The firm MNLA has chosen over 400 species for the park and 100 types of trees for the project. They have strategically planted and executed the evergreens according to the climatic condition mainly to handle the excessive wind. The design is such that allows enough space for a sunbathe to the visitor as well, without hammering their much-necessary light and shade.
The planter or pots have almost 100 different species of various types of indigenous trees as well as plants. These landscape species are not only to enhance beauty but are also meant to encourage biodiversity. The species are meant to thrive in the Newyork climate.
Every part of this island depicts a different microclimate of its own. It engages the community to take a break from their city life and enjoy the peace. The tessellated patterns of the ice formed during winters were also an inspiration to create repeated elements. Fabrication of these forms proved to be an asset. The studio engaged in working with a local fabricator and it understands all the nitty gritty of curating these mega fabricated units.
All the precast elements were transport via a boat and were directly assemble on site. This also helps in minimizing the disruptions within the city life.
The steps are made up of black locust which is a hardwood native in New York City. These piles are arrange in such a way for people to scramble into a more adventurous alternative path.
There are three performances in the entire park, including the amphitheatre that has several wooden benches. These benches cumulatively have a capacity to hold 700 audience members at one time. It creates a dynamic viewing experience for the visitor. This space is also a community binder that ends up turning into a communal pace for interactions and events.
Another communal space is the central area that can hold up to 3500 people at one time. The park also includes a 200 person stage for smaller events with a more personalized audience.
The best part about the park is that it has very little built-up visible to the eye. The key concept was to avoid any form of distractions from the serene view of the landscape and water. To ensure this all the services and backstage facilities are place under the pier which can be accessed with the help of bridges. This adds a sense of boundlessness to the entire experience where there is no hindrance for the view.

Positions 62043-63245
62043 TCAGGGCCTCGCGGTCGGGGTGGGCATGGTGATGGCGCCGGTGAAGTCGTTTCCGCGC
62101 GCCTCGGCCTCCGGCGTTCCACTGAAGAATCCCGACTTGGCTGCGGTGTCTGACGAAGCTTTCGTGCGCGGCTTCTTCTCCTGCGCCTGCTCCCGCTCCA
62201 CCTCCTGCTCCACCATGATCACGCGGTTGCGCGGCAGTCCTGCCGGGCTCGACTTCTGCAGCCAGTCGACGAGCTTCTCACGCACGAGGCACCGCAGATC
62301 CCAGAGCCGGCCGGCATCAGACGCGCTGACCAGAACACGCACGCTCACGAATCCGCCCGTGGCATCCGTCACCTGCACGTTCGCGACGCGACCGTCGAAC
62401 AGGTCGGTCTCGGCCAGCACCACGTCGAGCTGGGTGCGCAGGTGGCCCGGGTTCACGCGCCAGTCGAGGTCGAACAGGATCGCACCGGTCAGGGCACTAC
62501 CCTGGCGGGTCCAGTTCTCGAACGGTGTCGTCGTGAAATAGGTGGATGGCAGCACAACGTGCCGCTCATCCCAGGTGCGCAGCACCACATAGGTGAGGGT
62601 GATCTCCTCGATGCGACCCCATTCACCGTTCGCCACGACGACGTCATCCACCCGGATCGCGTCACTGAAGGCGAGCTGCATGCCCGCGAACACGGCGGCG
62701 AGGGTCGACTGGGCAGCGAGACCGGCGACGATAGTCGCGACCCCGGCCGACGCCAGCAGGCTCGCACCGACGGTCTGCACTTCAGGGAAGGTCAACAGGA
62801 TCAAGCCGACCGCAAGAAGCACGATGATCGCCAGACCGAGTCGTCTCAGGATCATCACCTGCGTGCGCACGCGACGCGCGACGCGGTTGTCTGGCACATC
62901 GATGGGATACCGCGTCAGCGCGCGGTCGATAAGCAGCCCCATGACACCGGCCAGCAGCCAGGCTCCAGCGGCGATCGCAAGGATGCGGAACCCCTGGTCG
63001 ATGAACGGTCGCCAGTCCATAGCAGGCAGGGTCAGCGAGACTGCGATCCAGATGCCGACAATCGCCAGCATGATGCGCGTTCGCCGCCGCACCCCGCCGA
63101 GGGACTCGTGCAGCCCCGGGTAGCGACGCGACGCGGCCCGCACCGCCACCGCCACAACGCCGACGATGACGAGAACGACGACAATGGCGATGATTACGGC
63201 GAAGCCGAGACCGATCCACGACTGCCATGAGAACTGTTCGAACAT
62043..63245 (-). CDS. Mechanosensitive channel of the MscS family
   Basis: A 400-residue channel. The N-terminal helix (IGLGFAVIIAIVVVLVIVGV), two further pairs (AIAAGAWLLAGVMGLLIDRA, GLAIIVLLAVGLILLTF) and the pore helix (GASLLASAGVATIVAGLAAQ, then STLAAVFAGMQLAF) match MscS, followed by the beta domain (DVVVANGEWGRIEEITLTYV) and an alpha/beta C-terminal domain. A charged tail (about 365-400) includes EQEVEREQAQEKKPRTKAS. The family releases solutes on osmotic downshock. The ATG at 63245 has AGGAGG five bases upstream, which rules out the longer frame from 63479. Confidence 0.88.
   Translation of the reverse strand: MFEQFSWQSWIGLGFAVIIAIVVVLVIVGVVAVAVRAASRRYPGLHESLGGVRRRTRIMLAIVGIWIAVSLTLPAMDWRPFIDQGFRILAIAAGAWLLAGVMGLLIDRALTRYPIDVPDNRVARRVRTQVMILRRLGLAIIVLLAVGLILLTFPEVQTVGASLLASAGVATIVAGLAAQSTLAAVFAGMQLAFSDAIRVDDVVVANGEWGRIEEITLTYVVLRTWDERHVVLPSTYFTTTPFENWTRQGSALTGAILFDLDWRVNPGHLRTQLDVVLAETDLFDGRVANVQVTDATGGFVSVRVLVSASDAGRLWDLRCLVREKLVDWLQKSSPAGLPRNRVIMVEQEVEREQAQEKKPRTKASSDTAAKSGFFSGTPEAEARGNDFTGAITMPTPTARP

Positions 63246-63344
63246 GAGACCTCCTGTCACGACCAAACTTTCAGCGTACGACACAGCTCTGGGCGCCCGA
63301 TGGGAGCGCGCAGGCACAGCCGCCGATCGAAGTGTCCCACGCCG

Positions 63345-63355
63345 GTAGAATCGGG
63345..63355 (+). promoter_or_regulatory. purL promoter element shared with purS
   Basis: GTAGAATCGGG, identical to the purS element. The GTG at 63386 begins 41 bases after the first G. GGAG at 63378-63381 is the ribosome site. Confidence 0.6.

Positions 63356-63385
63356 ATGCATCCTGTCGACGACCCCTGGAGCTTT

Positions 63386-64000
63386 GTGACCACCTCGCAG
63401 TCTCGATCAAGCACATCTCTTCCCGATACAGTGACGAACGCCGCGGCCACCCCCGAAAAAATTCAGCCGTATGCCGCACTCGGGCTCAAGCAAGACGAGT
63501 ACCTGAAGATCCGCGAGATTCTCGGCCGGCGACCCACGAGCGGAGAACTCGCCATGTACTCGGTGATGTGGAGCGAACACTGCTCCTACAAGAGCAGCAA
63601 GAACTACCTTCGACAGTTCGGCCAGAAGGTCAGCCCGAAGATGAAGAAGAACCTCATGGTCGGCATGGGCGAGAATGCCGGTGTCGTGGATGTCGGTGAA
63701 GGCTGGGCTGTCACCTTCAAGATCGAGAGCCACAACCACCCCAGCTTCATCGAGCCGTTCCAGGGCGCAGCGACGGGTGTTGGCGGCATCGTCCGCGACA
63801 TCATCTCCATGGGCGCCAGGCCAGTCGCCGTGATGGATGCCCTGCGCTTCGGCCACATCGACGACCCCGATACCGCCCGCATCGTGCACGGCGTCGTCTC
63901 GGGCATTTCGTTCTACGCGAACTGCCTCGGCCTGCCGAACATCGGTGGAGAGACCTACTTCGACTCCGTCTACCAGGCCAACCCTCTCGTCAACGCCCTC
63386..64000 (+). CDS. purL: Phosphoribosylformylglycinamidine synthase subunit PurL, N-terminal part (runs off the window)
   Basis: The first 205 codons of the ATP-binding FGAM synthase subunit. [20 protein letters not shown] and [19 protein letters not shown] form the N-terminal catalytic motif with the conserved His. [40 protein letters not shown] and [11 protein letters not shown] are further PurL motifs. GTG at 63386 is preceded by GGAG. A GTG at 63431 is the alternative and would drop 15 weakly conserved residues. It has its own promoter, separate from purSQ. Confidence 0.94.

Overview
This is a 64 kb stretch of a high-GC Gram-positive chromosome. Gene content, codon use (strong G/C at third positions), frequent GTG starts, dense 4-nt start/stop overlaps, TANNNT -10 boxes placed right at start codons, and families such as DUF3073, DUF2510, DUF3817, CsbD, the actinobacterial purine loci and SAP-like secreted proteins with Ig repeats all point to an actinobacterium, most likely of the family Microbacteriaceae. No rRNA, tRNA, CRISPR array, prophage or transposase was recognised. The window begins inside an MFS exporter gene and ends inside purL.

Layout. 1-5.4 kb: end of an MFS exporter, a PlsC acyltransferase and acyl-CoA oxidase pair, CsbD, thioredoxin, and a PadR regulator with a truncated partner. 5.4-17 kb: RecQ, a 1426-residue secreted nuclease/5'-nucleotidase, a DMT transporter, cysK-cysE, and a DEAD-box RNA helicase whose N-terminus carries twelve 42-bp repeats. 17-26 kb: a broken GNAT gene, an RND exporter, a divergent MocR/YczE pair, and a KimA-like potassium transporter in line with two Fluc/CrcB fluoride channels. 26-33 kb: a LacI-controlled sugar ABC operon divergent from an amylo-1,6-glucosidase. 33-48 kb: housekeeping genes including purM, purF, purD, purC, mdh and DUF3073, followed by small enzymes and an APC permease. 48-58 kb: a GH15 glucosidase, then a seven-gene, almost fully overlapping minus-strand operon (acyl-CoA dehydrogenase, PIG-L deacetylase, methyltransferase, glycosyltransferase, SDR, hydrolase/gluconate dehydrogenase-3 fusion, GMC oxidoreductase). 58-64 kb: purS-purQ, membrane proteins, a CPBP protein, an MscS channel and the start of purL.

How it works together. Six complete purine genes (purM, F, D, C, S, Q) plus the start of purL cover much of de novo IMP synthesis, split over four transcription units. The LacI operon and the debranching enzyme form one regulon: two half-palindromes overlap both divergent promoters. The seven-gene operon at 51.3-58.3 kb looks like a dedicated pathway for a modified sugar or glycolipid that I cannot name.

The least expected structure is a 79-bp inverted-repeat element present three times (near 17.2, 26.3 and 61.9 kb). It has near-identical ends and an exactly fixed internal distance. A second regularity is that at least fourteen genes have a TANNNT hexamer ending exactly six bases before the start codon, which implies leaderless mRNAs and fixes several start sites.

The design of the entire space is vision such that every element has its distinctive identity while merging together to form the ideal blend of undulations and spatial experiences with hardscape and softscape. It creates a niche in itself to redefine the flat streets by adding a sense of topography and giving the city of Newyork a new identity.
The Little Island Park is now open to the public and can be easily accessed with free timed tickets.
It took almost 8 years for the architecture to realize this project’s concept. This project was originally known as Pier 55 when it is propose in the year 2014. Earlier it was backed up by Barry Diller and his wife, Diane von Furstenberg who is also a fashion designer in the industry.
Initially, the construction start in the year 2016 but was halt for a while. The reason being the legal lobbying of some of the local campaign groups. After the to and fro, the project is again start in the year 2019 under new terms.
Other than this, Thomas Haetherwick has been involved in some of the most iconic projects globally. The Coal Drop Yards in London and the Vessel in Hudson Yards are some of his most applauded projects.
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Address: Little Island, Pier 55 at Hudson River Park Hudson River Greenway, New York, NY 10014, United States